Welcome to Day 8 in the 31 Days of iOS.  In yesterday’s article, we discussed how to perform network requests using the NSURLRequest and NSURLConnection classes.  We showed two different methods of making these requests: one of which required us to implement several delegate methods and the other made use of a new technique called a block.  Today we’re going to continue where we left off and talk about how to change from doing a GET request to doing a POST request.  We’ll also look at how to change the content type and post JSON data.  You can start out with the code we finished up with yesterday or, if you’d like to follow along with the completed code, you can access it here.

Changing the HTTP Method

In order to make any modifications to the request we’re sending to the server (including changing the HTTP method from GET to POST, posting data, or changing the content type of the data being posted, we need to change the type of request we’re using.  Previously we were initializing a NSURLRequest, but like other NS* objects that aren’t NSMutable* objects, these objects aren’t mutable and therefore can’t be changed.  To fix this, we can convert our NSURLRequest to a NSMutableURLRequest.  This will allow us to change properties after the request has been initialized.  The first method we’re going to use on our NSMutableURLRequest is setHTTPMethod.  This allows us to change the HTTP method:

When we run the app now, nothing will be different from yesterday.  This is because the web page we’re posting to is capable of handling both GET and POST requests.  Frequently you’ll find that  when you need to post data to a web service, a GET request will not work at all. 

Posting data

In order to post data, we’ll use another method on the NSMutableURLRequest object: setHTTPBody.  However, before we can call that method, we need to get the post values into a format we can use.  Specifically we need either NSData or NSMutableData.  We can create one of those objects by taking a NSString and calling it’s dataUsingEncoding method:

Here we’re putting the value we want to post into a string where it’s being set to a post value named postedValue.  We put that into a NSData object and then finally call setHTTPBody.  Now when we run our app, we’ll see that the posted value is now showing up:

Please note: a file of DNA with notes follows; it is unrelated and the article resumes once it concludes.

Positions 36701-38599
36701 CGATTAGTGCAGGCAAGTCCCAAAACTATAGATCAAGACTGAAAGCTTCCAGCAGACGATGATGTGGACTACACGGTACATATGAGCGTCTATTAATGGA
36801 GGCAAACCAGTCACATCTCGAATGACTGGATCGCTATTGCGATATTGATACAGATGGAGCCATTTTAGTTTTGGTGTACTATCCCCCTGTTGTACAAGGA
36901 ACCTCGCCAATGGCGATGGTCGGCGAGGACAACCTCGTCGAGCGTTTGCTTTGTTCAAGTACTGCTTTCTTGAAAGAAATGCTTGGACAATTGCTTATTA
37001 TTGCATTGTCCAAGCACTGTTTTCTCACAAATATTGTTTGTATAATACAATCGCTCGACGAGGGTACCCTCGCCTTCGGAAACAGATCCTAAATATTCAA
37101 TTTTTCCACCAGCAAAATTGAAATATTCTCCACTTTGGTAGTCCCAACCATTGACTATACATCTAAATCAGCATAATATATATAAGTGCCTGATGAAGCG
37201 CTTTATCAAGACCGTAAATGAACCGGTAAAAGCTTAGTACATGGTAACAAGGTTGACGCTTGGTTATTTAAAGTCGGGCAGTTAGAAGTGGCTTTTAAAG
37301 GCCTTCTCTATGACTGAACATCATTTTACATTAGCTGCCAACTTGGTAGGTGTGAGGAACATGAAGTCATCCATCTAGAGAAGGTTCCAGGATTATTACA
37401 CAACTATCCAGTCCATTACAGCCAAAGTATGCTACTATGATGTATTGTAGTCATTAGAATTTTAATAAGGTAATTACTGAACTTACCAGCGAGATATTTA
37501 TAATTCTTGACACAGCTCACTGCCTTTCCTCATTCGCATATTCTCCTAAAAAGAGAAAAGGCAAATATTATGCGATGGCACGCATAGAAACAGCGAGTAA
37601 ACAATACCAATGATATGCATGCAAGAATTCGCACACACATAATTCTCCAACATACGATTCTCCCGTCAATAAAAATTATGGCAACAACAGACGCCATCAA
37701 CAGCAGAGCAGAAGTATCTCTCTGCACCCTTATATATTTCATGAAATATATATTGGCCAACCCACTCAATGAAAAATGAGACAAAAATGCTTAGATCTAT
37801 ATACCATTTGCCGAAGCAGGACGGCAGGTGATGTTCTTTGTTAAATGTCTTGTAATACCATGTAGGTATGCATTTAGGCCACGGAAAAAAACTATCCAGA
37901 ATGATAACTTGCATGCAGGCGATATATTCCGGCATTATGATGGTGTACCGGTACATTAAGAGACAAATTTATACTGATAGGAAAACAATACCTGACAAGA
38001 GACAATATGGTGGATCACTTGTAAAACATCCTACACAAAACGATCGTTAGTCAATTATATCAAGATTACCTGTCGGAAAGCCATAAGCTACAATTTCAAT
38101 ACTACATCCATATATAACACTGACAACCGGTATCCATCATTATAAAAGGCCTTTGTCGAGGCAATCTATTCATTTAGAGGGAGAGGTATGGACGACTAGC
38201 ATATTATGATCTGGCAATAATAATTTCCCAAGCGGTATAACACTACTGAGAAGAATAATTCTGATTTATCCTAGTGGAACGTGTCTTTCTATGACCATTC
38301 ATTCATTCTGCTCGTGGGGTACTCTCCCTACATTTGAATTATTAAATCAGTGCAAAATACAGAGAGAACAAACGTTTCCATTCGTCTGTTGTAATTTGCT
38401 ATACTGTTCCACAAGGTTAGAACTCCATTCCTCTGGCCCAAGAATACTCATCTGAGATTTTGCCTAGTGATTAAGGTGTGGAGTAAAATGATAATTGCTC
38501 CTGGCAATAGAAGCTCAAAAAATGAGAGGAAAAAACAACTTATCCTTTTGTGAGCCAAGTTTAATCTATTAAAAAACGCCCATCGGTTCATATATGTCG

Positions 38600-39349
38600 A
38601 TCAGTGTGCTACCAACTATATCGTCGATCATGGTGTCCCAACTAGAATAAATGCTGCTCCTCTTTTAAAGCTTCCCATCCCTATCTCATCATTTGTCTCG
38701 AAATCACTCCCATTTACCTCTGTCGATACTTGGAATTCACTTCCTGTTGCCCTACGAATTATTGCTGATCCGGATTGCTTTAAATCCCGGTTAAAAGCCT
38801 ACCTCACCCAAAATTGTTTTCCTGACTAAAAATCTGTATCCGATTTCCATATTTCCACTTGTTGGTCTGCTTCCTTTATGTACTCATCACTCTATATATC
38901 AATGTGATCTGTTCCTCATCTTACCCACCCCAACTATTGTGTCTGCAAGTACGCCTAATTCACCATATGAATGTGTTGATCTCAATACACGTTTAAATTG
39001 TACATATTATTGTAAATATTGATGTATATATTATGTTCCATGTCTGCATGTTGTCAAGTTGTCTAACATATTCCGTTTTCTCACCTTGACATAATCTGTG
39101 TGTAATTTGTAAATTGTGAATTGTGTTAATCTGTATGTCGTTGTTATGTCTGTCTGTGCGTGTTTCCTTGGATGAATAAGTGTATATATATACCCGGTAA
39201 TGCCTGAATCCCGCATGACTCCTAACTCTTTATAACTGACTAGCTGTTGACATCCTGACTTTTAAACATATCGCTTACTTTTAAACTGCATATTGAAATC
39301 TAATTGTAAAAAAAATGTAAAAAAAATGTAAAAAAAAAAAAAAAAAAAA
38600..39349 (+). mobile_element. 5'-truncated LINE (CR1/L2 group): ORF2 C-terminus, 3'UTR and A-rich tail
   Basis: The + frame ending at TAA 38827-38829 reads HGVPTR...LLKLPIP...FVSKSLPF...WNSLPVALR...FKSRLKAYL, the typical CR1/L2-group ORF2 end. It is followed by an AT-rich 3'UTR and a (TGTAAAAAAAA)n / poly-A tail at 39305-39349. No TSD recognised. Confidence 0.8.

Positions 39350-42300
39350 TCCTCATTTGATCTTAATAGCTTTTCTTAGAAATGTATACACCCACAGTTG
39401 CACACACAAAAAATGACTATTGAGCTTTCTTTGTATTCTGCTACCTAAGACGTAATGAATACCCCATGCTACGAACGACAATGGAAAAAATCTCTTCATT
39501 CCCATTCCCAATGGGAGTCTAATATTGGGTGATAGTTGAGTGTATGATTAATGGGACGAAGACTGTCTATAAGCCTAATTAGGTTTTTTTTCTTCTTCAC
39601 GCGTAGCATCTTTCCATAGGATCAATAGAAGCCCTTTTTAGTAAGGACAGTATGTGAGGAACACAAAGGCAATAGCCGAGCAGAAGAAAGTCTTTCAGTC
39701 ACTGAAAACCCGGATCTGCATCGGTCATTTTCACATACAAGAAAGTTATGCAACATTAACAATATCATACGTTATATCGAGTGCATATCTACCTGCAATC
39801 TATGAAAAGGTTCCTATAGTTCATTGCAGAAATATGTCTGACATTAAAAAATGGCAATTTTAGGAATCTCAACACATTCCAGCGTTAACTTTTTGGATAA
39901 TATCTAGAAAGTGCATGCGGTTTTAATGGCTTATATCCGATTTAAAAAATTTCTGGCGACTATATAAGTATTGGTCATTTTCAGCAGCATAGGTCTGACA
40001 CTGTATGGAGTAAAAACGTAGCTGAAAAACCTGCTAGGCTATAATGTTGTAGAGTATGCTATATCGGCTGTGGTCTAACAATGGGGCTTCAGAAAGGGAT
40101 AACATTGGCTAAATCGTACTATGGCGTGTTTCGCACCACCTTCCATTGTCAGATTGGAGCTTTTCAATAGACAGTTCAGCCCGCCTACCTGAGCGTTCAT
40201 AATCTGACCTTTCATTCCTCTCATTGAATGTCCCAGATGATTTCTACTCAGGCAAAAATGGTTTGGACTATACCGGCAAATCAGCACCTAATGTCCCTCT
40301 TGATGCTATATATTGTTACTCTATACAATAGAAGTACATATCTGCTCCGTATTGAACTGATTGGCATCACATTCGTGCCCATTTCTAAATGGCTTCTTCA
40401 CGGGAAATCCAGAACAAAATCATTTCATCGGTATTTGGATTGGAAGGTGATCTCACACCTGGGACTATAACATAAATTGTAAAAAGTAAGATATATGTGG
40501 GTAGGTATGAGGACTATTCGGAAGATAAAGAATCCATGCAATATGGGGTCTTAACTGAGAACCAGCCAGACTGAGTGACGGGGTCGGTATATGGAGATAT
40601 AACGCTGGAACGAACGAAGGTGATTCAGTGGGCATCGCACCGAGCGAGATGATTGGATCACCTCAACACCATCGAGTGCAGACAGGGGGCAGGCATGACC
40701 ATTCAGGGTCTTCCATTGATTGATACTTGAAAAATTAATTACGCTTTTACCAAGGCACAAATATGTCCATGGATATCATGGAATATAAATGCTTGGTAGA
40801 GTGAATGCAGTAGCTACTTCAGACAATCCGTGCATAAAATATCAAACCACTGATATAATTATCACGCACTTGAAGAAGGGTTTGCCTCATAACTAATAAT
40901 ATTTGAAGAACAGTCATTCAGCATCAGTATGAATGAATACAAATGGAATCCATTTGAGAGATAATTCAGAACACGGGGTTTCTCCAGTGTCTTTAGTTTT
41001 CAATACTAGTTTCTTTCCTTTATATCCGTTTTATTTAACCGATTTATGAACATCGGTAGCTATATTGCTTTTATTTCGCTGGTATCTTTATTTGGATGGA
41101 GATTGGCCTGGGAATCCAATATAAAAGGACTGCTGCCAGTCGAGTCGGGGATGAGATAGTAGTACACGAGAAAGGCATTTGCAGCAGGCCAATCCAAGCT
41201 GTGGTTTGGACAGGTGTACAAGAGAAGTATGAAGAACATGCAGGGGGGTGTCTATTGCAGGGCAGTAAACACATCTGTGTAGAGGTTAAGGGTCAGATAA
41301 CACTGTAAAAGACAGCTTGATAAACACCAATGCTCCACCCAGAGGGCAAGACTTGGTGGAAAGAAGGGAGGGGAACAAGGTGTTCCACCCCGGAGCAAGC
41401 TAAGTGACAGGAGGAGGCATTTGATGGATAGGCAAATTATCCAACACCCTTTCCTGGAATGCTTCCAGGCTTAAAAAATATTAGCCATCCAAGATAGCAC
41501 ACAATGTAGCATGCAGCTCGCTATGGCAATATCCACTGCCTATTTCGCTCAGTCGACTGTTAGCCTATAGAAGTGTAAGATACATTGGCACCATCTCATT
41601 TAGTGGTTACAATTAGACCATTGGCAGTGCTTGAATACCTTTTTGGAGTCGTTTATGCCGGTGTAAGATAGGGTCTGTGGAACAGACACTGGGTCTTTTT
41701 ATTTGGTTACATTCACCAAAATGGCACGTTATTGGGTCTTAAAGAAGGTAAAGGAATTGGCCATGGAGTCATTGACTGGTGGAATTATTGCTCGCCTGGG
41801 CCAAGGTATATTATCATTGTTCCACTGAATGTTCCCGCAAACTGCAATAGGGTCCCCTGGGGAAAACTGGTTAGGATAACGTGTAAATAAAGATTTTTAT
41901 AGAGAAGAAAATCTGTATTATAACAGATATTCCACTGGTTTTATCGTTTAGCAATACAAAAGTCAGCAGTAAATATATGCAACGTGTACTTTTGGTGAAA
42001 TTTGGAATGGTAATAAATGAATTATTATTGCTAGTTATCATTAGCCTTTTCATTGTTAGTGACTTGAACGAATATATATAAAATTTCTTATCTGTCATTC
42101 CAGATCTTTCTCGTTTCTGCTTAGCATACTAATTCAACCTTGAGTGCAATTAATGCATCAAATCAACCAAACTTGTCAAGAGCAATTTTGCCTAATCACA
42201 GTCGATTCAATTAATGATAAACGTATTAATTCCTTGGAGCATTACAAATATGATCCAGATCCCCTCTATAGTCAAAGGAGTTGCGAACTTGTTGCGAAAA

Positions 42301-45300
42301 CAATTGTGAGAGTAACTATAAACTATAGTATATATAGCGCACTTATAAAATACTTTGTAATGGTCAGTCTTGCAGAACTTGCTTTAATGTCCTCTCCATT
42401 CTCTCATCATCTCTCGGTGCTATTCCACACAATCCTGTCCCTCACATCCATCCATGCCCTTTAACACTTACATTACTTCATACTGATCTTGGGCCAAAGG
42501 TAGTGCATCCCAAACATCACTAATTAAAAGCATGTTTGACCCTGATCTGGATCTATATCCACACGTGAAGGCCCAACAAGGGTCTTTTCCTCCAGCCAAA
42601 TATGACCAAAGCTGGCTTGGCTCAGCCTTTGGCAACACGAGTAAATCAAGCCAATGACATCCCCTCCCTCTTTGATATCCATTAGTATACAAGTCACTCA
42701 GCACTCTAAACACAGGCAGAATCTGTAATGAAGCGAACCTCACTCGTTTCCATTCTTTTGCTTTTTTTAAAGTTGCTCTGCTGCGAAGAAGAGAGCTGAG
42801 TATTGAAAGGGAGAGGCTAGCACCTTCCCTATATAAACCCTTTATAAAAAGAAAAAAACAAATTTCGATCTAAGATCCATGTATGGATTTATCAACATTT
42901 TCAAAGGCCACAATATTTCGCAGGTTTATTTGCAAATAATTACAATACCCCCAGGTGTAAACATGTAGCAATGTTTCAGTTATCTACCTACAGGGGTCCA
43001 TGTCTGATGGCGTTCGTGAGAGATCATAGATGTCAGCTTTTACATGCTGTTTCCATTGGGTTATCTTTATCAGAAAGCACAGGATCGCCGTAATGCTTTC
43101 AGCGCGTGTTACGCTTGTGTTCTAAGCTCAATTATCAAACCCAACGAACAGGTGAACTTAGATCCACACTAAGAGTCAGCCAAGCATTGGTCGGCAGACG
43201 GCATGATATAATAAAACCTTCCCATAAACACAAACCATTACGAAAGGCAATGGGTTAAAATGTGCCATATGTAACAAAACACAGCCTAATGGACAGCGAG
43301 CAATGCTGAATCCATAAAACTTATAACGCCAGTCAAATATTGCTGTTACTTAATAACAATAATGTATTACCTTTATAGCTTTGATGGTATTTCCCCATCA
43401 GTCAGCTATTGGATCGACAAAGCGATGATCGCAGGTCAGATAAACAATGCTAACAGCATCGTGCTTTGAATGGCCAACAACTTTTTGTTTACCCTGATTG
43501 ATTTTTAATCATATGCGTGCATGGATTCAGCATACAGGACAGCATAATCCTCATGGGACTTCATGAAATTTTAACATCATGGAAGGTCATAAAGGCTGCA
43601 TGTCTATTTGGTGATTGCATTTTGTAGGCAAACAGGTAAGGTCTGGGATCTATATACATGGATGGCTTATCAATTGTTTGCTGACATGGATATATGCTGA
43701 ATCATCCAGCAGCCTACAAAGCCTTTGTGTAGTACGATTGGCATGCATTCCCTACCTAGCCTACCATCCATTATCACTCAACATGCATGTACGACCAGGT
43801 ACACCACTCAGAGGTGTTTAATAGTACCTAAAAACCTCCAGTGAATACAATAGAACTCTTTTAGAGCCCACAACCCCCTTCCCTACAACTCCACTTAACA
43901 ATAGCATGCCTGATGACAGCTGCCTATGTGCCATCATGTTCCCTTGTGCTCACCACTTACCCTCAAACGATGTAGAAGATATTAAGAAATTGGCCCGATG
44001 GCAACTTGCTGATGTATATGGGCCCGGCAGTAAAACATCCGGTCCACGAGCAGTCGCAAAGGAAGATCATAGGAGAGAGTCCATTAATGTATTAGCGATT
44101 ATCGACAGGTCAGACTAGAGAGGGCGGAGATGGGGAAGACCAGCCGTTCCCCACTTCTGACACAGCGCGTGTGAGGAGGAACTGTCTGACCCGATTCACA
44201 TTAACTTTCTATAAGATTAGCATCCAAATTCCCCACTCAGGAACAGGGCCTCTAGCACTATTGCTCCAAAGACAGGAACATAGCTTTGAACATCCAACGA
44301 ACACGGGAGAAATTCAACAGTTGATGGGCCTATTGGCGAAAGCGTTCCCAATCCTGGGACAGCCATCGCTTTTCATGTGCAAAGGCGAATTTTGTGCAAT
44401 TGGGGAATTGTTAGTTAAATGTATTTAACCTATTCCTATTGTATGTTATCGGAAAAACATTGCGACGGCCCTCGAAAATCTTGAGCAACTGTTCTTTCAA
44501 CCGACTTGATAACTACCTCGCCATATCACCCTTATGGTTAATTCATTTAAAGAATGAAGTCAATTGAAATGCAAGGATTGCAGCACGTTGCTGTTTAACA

Day 8 Posted Values

While that works, what we really want to do is figure out how to post JSON or XML.

Changing the content type and posting JSON

Posting either JSON or XML data ends up being very simple.  We first change the HTTP method to POST as we did above.  We then call another method which allows us to set the Content-Type header on the HTTP request.  Sending JSON data is something that could be complicated and require us to pull down a third party library.  Thankfully, with the release of iOS 5, Apple introduced the NSJSONSerialization class to help us with JSON.  Let’s look at that now:

First we need to generate a NSDictionary with the key-value pairs that will go in our JSON.  We then use NSJSONSerialization to convert the NSDictionary into NSData.  That object is then used to set the HTTP body of our request.  Notice the use of the NSJSONWritingPrettyPrinted option.  Using that causes the JSON that is generated to be “pretty” or contain whitespace.  This is useful for debugging, however, it isn’t the most efficient way to send data over the wire.  To get the most minimal JSON possible, this flag should be removed so unneeded whitespace isn’t generated. 

Conclusion

Today we continued to look at how to perform network requests from iOS apps.  Now we know how to do different HTTP requests as well as send data over the wire (in addition to as part of the query string).  We also looked at how to send JSON data over the wire as that is a very common practice when communicating from mobile clients to web servers.  The knowledge from these two posts should prepare you for doing just about any network communication.  You can access the finished source code from this article here.


Chris Risner